Behind the Scenes With SUPER7’s PLANET OF THE APES Figures

Including EXCLUSIVE character designs and early sculpts…

All things considered, Planet of the Apes’ 50th anniversary has been a relatively low-key affair, even in the genre fandom zeitgeist.

We celebrated here at 13th Dimension with Apes Week back in February — the movie premiered in New York City on Feb. 8, 1968 — but we’ve not seen the raft of think pieces and retrospectives that you might expect elsewhere.

Maybe it’s because as much as I love Planet of the Apes — and boy do I — it’s been surpassed by Star Wars, Star Trek, the Marvel Cinematic Universe (and maybe a few others) in the pantheon of sci-fi/adventure film franchises.

Sure, we’ve had a successful reboot trilogy but those films are as noteworthy for their distance from the original movies as they are for their occasional references to them.

Boom! Studios has kept the flame alive for awhile now with its various comics series and collections, and this summer the publisher plans to release a graphic-novel adaptation of Rod Serling’s original POTA screenplay.

But there’s been very little on the merch front since NECA pulled up stakes on its excellent Apes figures a few years ago.

Thankfully, Super7 is filling the void with this month’s release of a new line of 3.75-inch ReAction figures.

We checked these out at Toy Fair in February — click here — but now Super7’s Josh Herbolsheimer’s ready to reveal the Secrets of the Planet of the Apes (Action Figures):

Dan Greenfield: How did the idea to do Planet of the Apes come about?

Josh Herbolsheimer: Once the ReAction line was established, we brainstormed a bunch of different movies and TV shows that would make sense and be fun. Planet of the Apes was a very natural fit that was on the top of everyone’s list! It’s fun, from the right era, and has lots of great characters, but was never realized in the 3.75-inch action-figure format.


Dan: Walk us through the basics of designing these figures. ReAction figures are, by design, uncomplicated. What were the challenges in making sure these figures resembled the characters on screen?

Josh: The starting point is deciding which characters to do. From there, because we have the basic template of the 3.75-inch figure pretty well defined at this point, it’s a matter of looking at the film reference and deciding what elements of each character are essential.

In keeping with the 1970s action figure feel, the key becomes how we simplify and reduce the characters to their essence. The highly detailed action figures with lots of articulation and hyper-accurate costumes are a super cool thing, just not the thing we are trying to do with these. So we try to channel the creators of our favorite classic 3.75-inch action-figure lines and decide what would have been made back in the day. Would they have put Ursus’ holster on the leg or the torso piece? How few details can you put on Dr. Zaius’ costume and still have it read immediately as him? Those types of questions. Once that’s all been sorted out we do a series of turnaround drawings for our sculptor to reference.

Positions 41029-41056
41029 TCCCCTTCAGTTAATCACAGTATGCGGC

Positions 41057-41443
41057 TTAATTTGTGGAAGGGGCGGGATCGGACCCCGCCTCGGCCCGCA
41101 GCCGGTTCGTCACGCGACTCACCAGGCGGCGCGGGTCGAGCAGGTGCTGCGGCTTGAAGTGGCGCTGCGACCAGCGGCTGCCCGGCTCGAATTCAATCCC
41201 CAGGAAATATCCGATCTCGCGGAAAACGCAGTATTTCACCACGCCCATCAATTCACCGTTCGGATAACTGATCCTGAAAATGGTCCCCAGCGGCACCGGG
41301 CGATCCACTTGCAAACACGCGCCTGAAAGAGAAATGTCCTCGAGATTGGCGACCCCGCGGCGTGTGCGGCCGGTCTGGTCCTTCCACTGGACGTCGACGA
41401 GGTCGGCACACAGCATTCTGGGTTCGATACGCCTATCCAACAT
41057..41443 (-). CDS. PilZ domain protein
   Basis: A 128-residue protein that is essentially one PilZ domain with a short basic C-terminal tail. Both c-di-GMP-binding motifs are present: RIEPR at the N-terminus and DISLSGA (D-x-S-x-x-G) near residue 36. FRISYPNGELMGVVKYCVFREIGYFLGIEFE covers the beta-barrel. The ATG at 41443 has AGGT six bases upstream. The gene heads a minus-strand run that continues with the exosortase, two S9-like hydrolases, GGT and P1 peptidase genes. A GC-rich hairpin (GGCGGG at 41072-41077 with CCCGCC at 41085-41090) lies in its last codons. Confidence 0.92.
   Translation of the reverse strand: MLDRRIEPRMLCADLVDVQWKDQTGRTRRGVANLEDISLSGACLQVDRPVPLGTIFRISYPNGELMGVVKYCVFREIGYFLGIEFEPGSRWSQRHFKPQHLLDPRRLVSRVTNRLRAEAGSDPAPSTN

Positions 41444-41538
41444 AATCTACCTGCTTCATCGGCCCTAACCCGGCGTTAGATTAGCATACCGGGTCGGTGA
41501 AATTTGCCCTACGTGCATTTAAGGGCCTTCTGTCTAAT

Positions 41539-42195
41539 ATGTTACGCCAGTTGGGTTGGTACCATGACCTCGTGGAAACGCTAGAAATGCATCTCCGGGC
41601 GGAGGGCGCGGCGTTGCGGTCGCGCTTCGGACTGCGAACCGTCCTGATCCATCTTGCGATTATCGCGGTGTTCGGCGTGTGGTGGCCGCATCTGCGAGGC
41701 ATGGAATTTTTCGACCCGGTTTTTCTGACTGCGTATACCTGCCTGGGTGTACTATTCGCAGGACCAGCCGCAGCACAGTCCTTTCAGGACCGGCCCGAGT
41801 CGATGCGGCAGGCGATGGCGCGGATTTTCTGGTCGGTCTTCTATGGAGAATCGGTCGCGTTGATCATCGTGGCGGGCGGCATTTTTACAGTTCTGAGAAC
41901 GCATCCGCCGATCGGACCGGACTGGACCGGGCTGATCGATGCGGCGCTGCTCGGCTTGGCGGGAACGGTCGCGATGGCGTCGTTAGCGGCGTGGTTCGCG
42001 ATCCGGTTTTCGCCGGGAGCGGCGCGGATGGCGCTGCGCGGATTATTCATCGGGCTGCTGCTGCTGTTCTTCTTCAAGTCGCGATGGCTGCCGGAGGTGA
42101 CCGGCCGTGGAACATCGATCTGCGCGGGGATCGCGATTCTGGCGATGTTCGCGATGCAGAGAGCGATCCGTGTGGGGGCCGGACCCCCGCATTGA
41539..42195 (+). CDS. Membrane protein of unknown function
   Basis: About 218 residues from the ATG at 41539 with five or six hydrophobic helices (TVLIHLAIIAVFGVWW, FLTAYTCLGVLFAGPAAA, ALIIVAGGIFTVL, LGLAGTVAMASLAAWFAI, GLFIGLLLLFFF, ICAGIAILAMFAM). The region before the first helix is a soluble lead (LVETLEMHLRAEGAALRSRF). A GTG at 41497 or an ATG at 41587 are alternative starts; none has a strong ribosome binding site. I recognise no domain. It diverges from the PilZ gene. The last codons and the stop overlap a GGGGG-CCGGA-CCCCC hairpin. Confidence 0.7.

Dan: The card art is gorgeous. How did you come up with that approach?

Josh: When you look back at classic toy packaging from the 1970s, you see some photographic card art, and some painted art. Clash of the Titans had some great character paintings on a shared background. Star Wars had really cool stills from the film. We went back and forth and ultimately decided that painted artwork was more exciting for Planet of the Apes. It has a retro feel while still being very dynamic and colorful. We were really lucky to get to work with Ed Repka, who created the art — really incredible work.

Dan: The first two waves are a nice mix of the first three movies and, with the inclusion of Urko in the second wave, the TV show. What are some of the figures you’d like to see show up in future waves? 

Josh: It would be cool to come back and do Taylor in the astronaut suit, as well as Landon and Stewart. Cornelius in 1970s clothes would be pretty funny too. Maybe something with the animated series.

Dan: On a personal level, what’s your favorite of the Apes flicks?

Josh: My favorite is the original. The concept is great, really a pretty simple twist on our reality of the time and has some interesting commentary on where we came from, where we are heading.

Dan: Why do you think Planet of the Apes endures 50 years later?

Josh: Something about Planet of the Apes really taps into who we are, I think. Aside from being cool stories and fantastic characters, we share an undeniable connection with other primates, which makes the series sort of automatically compelling.



Super7’s Planet of the Apes figures retail for about $15 a pop. You can get them at various shops and online retailers or directly through the company. (Click here.)



Author: Dan Greenfield

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  1. Nice to see Ed Repka mentioned, any info regarding the sculptor?

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  2. It would be nice to see the first two film characters as well as the tv series characters.

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